Then comes the eyebrow-raising "Excuse Me." A delightful, harmonizing barbershop quartet provides the focus as it evolves into a nostalgic 20s-styled ditty that proves Gabriel wasn't about to ride exclusively on the coattails of his previous persona. "I'm not the man I used to be," he explains with a wink. I first heard and fell in love with "Humdrum" on his superb "Plays Live" album so it's a special treat to now hear the original with its vast array of instrumentation. The opening words, "I saw the man at J.F.K./he took your ticket yesterday/in the humdrum/I ride tandem with a random/things don't run the way I planned them/in the humdrum," are indelible and Larry Fast's dense wall of synthesizers drenching the last segment are glorious. "Slowburn" gallops out as an aggressive rocker (I've read this is a rare version in that respect) but soon reveals it's much more complex in structure than found in typical rock & roll fare. The progressive arrangement is unpredictable and consistently dramatic. The slow, hard blues atmosphere he uses for the foundation of "Waiting for the Big One" came as a complete shock for this aging monkey. Topping that revelation, Peter takes on the countenance of a tipsy lounge singer, a tactic extremely odd in a novel yet attractive way. The number has a Randy Newman-ish tone I don't mind at all (he's a favorite of mine) as Gabriel slurs, "I pray the snow goes, be bad if it settles/'cos I follow my nose and the dried up rose petals/like the man says, sure hope Moses knows his roses/or we'll all be waiting for the big one." Steve Hunter's gutsy guitar solo is no joke and the ending is deliciously pompous.

Peter hauls in a regal symphony for "Down the Dolce Vita" and the churning rock beat roiling underneath offers a fascinating contrast to the orchestral score's seamless intrusions. There are many layers inside this hefty burrito but that's what adventurous, bold prog is all about. I surmise he's referring to touring when he sings "'So long,' said four men to their families/'Be strong till we get back home/and if not, take care of all the children/until then just hope and pray/we're gonna find a way to make it alive.'" I'm more familiar with the awesome, stripped-down version of "Here Comes the Flood" included on his best-of collection, "Shaking the Tree," but I find the haunting intro here sublimely sets up the somber mood he wraps around this beautiful song. On this cut his emotional voice delivers the undiluted power of the poetic lyrics dynamically. "Lord, here comes the flood/we'll say goodbye to flesh and blood/if again the seas are silent/in any still alive/it'll be those who gave their island to survive/drink up, dreamers, you're running dry," he cries mournfully. It does come off a bit heavy-handed (Gabriel has expressed that he felt it was overproduced) so I continue to prefer his later rendition but it still packs a punch that shouldn't be downplayed.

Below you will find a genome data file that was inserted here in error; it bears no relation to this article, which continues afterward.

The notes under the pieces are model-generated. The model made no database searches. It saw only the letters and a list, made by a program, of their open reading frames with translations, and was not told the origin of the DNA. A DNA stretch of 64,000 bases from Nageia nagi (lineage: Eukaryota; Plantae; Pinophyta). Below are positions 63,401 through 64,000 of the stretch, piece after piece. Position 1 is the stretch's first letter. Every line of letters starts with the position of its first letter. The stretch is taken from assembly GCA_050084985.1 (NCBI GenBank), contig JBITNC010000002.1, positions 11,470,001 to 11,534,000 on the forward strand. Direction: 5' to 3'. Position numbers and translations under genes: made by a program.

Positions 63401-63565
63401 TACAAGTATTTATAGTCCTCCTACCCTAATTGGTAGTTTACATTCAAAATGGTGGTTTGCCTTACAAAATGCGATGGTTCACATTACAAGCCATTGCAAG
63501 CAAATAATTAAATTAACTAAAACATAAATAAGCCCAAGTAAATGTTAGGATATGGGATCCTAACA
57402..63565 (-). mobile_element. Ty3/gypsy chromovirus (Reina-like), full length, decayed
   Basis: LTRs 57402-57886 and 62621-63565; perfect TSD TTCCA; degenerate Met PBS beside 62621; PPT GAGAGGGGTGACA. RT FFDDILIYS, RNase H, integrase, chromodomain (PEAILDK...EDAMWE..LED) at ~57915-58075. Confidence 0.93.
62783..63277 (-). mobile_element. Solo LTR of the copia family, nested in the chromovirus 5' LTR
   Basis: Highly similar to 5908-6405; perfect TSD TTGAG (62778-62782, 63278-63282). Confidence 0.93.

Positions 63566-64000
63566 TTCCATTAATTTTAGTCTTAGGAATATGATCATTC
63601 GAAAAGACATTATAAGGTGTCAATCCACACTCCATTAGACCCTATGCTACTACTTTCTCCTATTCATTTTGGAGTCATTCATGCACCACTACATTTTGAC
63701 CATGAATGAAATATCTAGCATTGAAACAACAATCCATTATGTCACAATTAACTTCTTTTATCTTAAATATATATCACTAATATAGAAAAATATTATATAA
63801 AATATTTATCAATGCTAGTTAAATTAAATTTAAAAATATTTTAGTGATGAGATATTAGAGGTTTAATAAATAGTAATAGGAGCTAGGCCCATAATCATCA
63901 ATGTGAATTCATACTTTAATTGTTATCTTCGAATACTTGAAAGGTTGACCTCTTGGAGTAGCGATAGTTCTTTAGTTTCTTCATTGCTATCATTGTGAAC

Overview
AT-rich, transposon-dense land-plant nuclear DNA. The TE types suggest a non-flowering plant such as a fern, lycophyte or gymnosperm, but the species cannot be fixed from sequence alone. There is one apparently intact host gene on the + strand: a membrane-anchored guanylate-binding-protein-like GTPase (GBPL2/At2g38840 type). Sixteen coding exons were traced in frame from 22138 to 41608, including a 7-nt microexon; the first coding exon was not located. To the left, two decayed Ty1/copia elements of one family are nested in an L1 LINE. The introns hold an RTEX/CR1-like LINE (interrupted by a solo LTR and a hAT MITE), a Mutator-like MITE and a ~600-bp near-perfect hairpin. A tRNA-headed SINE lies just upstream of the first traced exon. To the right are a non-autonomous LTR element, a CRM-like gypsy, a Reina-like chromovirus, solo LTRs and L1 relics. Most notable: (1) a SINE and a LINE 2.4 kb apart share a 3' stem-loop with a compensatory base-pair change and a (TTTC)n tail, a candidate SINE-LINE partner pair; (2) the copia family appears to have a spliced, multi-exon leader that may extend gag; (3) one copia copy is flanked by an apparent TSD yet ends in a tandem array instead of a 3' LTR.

Peter wisely enlisted the help of bassist extraordinaire Tony Levin, drummer Allan Schwartzburg, Hunter and Fripp on guitars and Jozef Chirowski on piano along with Fast's synth expertise to construct his first project and, as such, is an impressive piece of work. It has some rough edges, to be sure, but they add to the ambience rather than erode the effective presence of his youthful enthusiasm. The album peaked at #7 on the UK charts (which isn't all that surprising) but it rose to #38 in the states and that's remarkable considering that Genesis still had barely more than a cult following here in 1977. By any measure what Gabriel achieved with this record is quite admirable and I'm only sorry that it took me so many years getting around to listening to it. My bad.

Chicapah | 4/5 |